Sleep Cycles explained: How they work and how to use them
Surely you know the days when the alarm rings at the exact moment when you are just dreaming. Too often these are the days when we don’t seem to wake up all day. This is due to our sleep cycles. But those who know their mode of operation can use them effectively for their own purposes.
Most of us know that. We are in the middle of deep sleep, just dreaming and suddenly the alarm rings. It often takes us a few seconds to realize that the alarm clock isn’t part of our dream but calls us back to reality.
So awkwardly torn from sleep, we usually think in these moments, that the day actually could not get worse. Of course, you already know that you should avoid talking such things to yourself (self-fulfilling prophecy). But that there are times that are either more or less suitable for waking up, really has a understandable reason.
The human sleep cycles explained
When we sleep, our body goes through different phases, which are differentiated by the depth of our sleep. During a cycle that lasts about 90 minutes, we go through phases of falling asleep, deep sleep, and REM sleep, in which we dream, for example. Once the cycle has been completed, it starts again.
After a period of falling asleep, in which the movement of our body and also the activity of our brain reduces, we reach – after about 60 minutes – in the so-called REM sleep. This phase, which lasts only about 20 minutes, is characterized by our rapid eye movements throughout and also the phase in which we dream.
The REM sleep phase is followed by about 5 minutes of normal sleep before the cycle begins again. The phases of deep sleep are getting shorter and shorter from cycle to cycle.
Depending on how long you sleep at night, you can expect more or less complete sleep cycles. For a sleep duration of 6 hours, for example, it would be exactly 4 cycles (4x 90 minutes = 6 hours)
Our sleep cycles in everyday life
Now that you know how your body’s sleep cycles work, you may already be able to imagine what happens when the alarm goes off. Let’s say you go to bed at 11pm and your alarm rings at 6:30 in the morning. If you need about 15 minutes to fall asleep, you’ll get 7 hours and 15 minutes of sleep before your alarm goes off. What initially sounds like enough sleep turns out to be problematic with regard to the sleep phases:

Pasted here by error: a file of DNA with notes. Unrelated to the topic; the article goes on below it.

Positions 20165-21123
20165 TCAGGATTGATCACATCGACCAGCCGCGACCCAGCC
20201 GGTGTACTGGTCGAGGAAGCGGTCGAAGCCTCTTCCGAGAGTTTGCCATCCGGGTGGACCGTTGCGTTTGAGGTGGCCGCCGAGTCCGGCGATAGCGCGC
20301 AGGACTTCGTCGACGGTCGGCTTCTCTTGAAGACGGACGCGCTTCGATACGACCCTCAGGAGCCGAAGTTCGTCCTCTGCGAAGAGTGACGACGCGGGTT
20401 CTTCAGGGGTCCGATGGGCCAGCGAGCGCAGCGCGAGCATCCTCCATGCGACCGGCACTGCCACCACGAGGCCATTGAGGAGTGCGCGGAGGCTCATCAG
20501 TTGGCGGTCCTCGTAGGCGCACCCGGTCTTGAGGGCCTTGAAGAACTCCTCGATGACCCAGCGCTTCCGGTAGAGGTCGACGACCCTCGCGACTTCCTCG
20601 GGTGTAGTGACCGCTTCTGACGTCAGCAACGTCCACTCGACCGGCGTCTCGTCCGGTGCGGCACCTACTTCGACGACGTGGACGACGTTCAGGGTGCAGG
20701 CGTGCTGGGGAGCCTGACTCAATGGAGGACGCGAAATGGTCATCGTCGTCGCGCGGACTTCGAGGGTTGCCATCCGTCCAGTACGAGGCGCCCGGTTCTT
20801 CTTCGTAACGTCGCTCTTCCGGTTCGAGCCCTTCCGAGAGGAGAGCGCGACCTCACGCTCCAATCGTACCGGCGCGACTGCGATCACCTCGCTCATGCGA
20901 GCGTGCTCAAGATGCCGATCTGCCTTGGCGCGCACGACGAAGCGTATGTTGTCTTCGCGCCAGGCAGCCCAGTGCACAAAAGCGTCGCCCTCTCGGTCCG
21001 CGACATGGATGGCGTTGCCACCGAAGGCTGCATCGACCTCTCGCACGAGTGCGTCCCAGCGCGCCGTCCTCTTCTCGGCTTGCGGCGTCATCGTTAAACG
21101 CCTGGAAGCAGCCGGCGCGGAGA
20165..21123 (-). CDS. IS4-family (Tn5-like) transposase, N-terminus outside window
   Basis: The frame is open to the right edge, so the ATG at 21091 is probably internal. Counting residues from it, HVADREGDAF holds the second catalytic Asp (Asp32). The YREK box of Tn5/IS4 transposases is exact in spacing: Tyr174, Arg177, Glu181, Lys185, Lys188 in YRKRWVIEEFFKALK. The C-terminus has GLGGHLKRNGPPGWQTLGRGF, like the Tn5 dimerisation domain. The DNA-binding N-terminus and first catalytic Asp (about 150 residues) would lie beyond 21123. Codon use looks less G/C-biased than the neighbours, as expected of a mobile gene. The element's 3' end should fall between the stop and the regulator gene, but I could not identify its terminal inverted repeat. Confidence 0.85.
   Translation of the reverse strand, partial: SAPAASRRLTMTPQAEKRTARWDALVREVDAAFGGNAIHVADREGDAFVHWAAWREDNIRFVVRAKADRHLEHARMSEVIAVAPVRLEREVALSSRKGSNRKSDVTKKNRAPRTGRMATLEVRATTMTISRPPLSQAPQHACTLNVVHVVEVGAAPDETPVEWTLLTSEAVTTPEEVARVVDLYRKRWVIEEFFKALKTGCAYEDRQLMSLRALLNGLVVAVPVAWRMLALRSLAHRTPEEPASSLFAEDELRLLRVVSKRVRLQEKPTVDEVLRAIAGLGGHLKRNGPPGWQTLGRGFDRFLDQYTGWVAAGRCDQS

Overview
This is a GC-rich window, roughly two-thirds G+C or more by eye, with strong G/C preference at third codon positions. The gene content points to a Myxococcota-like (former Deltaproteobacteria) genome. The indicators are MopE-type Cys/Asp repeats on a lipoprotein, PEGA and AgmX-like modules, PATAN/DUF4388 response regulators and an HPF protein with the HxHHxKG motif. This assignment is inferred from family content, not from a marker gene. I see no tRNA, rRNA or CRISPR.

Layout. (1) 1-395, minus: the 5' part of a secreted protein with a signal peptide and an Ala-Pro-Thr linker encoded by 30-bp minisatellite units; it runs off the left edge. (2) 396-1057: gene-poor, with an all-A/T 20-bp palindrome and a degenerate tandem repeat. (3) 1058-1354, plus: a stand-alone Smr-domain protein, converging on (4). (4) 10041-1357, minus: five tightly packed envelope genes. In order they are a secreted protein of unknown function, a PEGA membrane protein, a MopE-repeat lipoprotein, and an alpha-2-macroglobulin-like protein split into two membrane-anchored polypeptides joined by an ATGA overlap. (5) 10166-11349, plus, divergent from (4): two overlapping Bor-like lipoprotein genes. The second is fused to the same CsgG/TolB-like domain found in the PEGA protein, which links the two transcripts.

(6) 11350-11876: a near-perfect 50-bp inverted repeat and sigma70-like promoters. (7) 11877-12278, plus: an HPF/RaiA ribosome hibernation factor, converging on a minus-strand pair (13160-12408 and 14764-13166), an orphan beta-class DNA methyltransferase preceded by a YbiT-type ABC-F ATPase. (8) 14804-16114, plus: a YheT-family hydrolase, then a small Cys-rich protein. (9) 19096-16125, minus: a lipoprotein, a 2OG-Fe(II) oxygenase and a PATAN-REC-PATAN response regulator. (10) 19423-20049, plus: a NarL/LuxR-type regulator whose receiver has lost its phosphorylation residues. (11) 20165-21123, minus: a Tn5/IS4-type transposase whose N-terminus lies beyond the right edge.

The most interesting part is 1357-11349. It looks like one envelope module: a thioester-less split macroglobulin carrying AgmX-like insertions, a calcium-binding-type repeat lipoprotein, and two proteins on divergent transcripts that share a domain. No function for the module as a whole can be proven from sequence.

At about 5.15 am (after 6 hours), your body had completed the fourth sleep cycle. When your alarm rings, you’re in the 75th minute of a new cycle, exactly in REM sleep. So with a high degree of probability, you will be torn exactly out of your dreams and the sleep phase will be stopped before completion. The result: we feel as if we have been hit by a truck.
How we can use sleep cycles
Surely you can already imagine it. The trick is to avoid awakening during REM sleep, and at best go through every sleep cycle to the end.
What may sound complicated at first glance, is ultimately relatively simple. Just choose a sleep duration that is divisible by 90 minutes (1.5 hours). Healthy sleep lengths would thus be 6 hours, 7.5 hours, 9 hours and so on. If you think about how long it takes you to fall asleep, you can easy calculate your perfect bed time.
Some example: You have to get up at 7:00 am and want to sleep for 7.5 hours. That means you should go to bed at 11:15 pm. You’ll see that when you wake up, you’ll feel a lot fitter when your sleep cycle is complete and you’re not torn from sleep. So give it a try.
In a nutshell
As we sleep, we go through several sleep cycles made up of periods of light and deep sleep. Each of these sleep cycles takes about 90 minutes. If we wake up before completing a cycle, for example in the middle of deep sleep or REM sleep, we feel uncomfortable and uneaten.
By adjusting our sleep patterns to the duration of the sleep cycles, we can significantly increase our sleep and wake-up quality and thus start the day with more energy.